Am Fam Physician. 2015 Nov 15;92(10):853.
Study Pinpoints Cost of Sustaining PCMH
A recent study in the Annals of Family Medicine found that the unique costs associated with sustaining a patient-centered medical home (PCMH) are more than $100,000 per full-time clinician per year. Researchers studied 20 practices in Colorado and Utah that differed by level of PCMH recognition, payer mix, and ownership. Using the National Committee for Quality Assurance standards as a baseline, they identified features that were unique to the medical home, such as open-access scheduling, extended hours, and the availability of patient portals, and quantified the costs of each item. The biggest cost came from planning and managing care (e.g., previsit planning, identifying high-risk patients, medication reconciliation), which averaged $35,248 per clinician per year. Enhancing access was the second-highest cost at $28,076 per year, followed by tracking and coordinating care ($14,663), measuring and improving performance ($10,994), providing self-care support and community resources ($10,172), and identifying and managing populations ($5,688). For more information, go to http://www.aafp.org/news/practice-professional-issues/20151021pcmhstudy.html.
Coalition Asks Congress to Delay Appropriate Use Criteria Deadline
Seventeen physician organizations, including the American Academy of Family Physicians (AAFP), have asked Congress to delay the timeline for implementation of the Medicare appropriate use criteria program. In letters to the chairs and ranking members of the House Ways and Means Committee, the House Energy and Commerce Committee, and the Senate Finance Committee, the groups recognized the importance of encouraging physicians and other health care professionals to use high-cost imaging services appropriately. However, “as medical societies whose members frequently order and rely on advanced diagnostic imaging for the diagnosis and treatment of their patients, we are deeply concerned with the timeline for implementation” of the program, the letters said. Furthermore, they expressed concern that primary care physicians would bear a “disproportionate burden” during implementation of the program. Physicians have until January 1, 2017, to begin documenting that they have consulted appropriate use criteria before they order certain advanced diagnostic imaging services. If they fail to do so, the health care professionals who provide those imaging services will not get paid. For more information, go to http://www.aafp.org/news/government-medicine/20151015auctimeline.html.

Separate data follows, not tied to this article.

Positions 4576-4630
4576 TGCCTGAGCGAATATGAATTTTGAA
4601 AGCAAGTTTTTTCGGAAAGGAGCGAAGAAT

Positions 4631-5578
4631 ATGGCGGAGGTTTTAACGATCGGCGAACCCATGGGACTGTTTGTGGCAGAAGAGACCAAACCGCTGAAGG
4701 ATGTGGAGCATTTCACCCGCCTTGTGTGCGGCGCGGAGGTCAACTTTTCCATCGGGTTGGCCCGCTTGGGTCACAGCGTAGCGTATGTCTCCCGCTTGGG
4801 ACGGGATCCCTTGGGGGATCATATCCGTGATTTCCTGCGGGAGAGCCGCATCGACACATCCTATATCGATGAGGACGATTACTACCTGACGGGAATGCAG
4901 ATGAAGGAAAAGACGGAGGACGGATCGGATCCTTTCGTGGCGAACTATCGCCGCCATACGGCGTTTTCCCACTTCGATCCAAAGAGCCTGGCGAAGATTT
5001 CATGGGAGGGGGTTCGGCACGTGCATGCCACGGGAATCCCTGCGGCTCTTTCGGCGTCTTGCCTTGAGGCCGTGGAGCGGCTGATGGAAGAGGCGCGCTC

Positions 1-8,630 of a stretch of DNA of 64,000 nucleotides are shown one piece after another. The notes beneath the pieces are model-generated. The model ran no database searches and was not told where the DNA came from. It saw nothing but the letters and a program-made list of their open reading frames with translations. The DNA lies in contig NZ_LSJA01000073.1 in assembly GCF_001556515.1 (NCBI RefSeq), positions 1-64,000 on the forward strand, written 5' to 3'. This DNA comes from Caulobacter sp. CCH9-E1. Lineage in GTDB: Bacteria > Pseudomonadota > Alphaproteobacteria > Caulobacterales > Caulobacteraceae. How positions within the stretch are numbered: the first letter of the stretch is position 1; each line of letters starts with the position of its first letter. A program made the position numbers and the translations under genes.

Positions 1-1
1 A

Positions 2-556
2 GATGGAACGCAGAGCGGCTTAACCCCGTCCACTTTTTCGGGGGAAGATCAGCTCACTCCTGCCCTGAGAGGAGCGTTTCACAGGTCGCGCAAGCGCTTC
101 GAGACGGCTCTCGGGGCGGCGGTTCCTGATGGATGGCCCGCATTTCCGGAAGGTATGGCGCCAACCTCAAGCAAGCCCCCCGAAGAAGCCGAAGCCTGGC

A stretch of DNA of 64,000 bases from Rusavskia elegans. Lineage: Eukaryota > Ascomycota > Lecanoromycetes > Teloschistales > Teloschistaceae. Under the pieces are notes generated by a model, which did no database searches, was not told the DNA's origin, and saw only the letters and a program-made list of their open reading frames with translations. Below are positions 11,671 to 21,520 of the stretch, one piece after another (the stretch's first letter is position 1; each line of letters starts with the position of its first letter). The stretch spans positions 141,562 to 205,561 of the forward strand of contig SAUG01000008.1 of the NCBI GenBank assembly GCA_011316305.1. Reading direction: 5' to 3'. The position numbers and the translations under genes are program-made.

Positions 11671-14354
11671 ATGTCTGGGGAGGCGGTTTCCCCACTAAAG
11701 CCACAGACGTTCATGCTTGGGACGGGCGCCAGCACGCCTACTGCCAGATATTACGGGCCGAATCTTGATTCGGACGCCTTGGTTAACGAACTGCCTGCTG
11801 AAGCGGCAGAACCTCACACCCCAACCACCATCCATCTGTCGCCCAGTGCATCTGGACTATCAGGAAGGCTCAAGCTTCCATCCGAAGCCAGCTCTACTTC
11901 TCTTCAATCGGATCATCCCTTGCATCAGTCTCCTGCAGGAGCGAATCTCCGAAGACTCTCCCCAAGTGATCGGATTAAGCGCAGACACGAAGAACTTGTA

Match Analysis Shows 10% Drop in Primary Care Residency Positions
In two recently published articles, the AAFP compared historic National Resident Matching Program data and looked at U.S. graduating seniors' entry into family medicine programs. The authors found that despite a 31% hike in the number of U.S. seniors who have matched into family medicine since 2009, the number remains 39% lower than in 1997, the year the most family medicine positions were ever offered. Also striking was the 10% drop in positions offered by all primary care specialties combined in 2015 compared with 1997, a total of 442 fewer positions. In 2015, there were 1,194 fewer U.S. seniors who matched into primary care compared with 1997. The studies concluded that U.S. MD-granting medical schools are not producing an adequate number of students choosing specialties that lead to careers in primary care. About 8.5% of the 18,241 students who graduated from U.S. MD-granting medical schools between July 2013 and June 2014 entered a family medicine residency; about 80% of those graduates came from 69 of the 131 medical schools. For more information, go to http://www.aafp.org/news/education-professional-development/20151021matchanalysis.html.
Opioid Abuse Task Force: Increasing Access to Naloxone Saves Lives
The American Medical Association's Task Force to Reduce Opioid Abuse recently posted a resource encouraging family physicians and other health care professionals to consider coprescribing naloxone to patients, their family members, or close friends when a patient is considered at risk of an opioid overdose. The resource lists several factors for family physicians to consider when determining whether to coprescribe naloxone, including whether the patient is receiving a high opioid dose; whether he or she has a concomitant benzodiazepine prescription; and whether the patient has a history of substance use disorder, underlying mental health condition, or medical condition such as respiratory disease that might make him or her susceptible to opioid toxicity, respiratory distress, or overdose. For more information, go to http://www.aafp.org/news/health-of-the-public/20151021amanaloxone.html.
— AFP and AAFP NEWS staff
For more news, visit AAFP News at http://www.aafp.org/news.html.
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